I printed another color on the two-block reduction woodcut of the 'Black' Squirrel, Palm Warbler and Mourning Cloak butterfly and it is below. But the ink continues to take a long time to dry so I had to stop work on it and let the ink dry. In the meantime I decided to try some sketches based on many photos I've taken over the year of 2015. I don't like working from photos. But they can be good for studying details of birds that are often hard to see in binoculars. So anything based on them is almost always a quick study. I can't see doing developed work based on them. In this instance I happened to see a lot of Orchard Orioles over the last few weeks so it was nice to be able to see, and sketch, some of their details. This is a quick pencil and watercolor sketch in a Stillman and Birn Gamma sketchbook.
And finally the newest state of the two-block reduction woodcut. After much experimental proofing I decided that I needed to use a lighter tone in the background on the right side, especially as I wanted it to contrast with the black of the squirrel and tree on the left. The last step, I hope, will be to print that black, and to determine how much to leave on the right. This is a 4x6 inch print. It seems ridiculous to be making so many difficult artistic decisions about something so tiny. But what can I do? I've started and I'll finish. Hopefully the results, though small, will prove to be worth the effort.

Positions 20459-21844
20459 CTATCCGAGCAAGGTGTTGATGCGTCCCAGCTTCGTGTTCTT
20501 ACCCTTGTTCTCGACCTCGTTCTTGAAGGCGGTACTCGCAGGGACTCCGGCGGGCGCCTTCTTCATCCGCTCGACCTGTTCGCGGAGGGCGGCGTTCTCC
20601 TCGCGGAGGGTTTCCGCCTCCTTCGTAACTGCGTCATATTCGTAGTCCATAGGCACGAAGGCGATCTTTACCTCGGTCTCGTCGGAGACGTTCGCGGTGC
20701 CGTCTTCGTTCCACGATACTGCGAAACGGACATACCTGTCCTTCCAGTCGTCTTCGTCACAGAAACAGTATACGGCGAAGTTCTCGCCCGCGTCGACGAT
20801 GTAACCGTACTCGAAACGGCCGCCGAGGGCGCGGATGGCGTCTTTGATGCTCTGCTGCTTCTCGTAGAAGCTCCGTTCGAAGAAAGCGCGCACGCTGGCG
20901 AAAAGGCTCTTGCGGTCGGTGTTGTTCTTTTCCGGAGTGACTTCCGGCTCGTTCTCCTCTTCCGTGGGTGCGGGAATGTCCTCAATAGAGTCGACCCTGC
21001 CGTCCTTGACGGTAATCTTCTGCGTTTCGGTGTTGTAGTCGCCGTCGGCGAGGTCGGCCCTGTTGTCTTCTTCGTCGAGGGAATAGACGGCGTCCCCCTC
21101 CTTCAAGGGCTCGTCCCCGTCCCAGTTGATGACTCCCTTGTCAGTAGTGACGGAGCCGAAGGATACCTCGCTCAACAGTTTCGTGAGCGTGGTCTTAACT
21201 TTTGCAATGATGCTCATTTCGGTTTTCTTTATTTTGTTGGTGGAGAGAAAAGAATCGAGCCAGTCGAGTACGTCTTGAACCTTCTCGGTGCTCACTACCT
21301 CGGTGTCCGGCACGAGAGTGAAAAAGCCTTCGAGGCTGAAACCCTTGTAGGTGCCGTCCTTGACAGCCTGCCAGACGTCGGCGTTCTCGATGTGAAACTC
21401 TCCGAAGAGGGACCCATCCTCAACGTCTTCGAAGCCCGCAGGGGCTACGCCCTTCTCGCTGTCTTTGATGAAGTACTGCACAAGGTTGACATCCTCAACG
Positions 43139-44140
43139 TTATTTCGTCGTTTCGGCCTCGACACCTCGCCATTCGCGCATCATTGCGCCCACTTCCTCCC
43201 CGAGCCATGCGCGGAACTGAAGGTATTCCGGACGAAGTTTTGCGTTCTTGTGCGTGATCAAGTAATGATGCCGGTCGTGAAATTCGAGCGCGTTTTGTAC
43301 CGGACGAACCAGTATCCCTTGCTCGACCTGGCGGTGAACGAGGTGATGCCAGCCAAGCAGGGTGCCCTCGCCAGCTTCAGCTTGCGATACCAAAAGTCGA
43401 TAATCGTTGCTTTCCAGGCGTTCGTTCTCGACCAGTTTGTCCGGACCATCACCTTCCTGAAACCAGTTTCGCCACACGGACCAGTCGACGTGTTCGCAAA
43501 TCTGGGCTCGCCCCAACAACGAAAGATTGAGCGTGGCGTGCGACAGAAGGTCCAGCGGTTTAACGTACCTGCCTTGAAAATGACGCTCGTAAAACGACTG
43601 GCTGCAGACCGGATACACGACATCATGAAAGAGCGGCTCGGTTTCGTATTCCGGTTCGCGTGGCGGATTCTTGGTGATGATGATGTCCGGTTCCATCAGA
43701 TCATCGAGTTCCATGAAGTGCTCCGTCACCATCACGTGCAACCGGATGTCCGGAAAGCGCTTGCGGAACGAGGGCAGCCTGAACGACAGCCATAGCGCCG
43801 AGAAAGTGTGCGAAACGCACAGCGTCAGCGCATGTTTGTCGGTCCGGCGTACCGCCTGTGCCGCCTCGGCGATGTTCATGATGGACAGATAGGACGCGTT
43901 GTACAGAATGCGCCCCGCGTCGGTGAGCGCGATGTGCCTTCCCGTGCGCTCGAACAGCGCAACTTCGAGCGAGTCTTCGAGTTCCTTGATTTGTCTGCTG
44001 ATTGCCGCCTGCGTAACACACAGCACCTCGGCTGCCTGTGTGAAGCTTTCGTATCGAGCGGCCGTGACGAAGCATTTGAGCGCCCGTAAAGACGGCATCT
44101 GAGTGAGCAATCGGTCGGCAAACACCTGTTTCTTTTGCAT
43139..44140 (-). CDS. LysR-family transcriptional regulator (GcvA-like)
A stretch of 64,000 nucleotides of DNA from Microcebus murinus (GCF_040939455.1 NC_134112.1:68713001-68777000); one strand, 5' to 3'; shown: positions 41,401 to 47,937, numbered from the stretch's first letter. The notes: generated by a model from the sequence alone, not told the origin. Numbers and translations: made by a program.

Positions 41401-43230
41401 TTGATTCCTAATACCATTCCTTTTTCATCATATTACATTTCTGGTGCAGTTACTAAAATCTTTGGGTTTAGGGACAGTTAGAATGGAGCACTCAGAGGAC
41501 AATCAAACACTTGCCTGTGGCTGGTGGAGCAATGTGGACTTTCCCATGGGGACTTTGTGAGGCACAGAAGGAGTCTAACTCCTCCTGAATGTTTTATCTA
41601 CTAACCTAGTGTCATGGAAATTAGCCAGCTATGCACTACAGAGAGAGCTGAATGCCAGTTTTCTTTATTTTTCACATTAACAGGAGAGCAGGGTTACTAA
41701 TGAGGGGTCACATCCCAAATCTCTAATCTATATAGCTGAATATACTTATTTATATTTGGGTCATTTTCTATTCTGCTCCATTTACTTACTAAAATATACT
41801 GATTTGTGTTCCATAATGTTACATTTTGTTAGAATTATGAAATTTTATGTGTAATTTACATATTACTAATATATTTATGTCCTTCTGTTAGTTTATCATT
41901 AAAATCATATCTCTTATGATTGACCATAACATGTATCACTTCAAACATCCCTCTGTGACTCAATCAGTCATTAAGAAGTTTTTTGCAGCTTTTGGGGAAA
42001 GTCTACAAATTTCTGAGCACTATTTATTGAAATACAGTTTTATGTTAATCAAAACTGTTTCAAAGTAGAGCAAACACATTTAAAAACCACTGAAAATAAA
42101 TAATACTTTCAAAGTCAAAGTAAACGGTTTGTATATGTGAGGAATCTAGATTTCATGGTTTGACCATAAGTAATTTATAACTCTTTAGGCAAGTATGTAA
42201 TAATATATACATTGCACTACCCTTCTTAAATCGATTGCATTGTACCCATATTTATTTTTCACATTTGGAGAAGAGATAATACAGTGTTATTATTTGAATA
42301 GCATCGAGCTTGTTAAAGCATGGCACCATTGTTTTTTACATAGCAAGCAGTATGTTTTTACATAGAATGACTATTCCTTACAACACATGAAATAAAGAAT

Saturday, May 23, 2015
|Acadian Flycatcher, Wood Thrush, Red-eyed Vireo, Field Sketches with Watercolor by Ken Januski.|
You might think that after a number of years of making art, abstract, realistic, or otherwise that it would be easy to get jaded. In some cases that is true. I certainly did with all the IMPORTANT ART that started to be shown around the 1980s. In fact it was hard to go to a gallery and find art that wasn't important. All that important art all over the place. Little matter that is was self-declared IMPORTANT ART. If I had gotten a gallery show at that time, when I was still doing abstract art, I would have tried to have it called UNIMPORTANT ART. Sad to say the art world has only come to take itself more seriously in the years since then, though the huge sums that are used to speculate in art these days makes it easy to keep the illusion up.
But I digress............. Even though it is possible to get jaded in art, or any other field, there is one thing that is most likely to bring back the thrill of art to me: someone's sketchbook. It used to be the sketchbook of people like Rembrandt, Degas, etc. But since I've turned to art based on birds it is more likely the field sketchbooks of numerous bird artists. Of course most of the most famous and best-selling bird artists don't seem to do sketching in the field. And it shows. But for those artists that do I can't find anything more exciting. Whether it is the work of a known or unknown artist I find it endlessly rewarding and exciting to see the field work of accomplished naturalistic artists. And the best ones, or at least the ones that move me the most, seem to combine sketches with watercolor.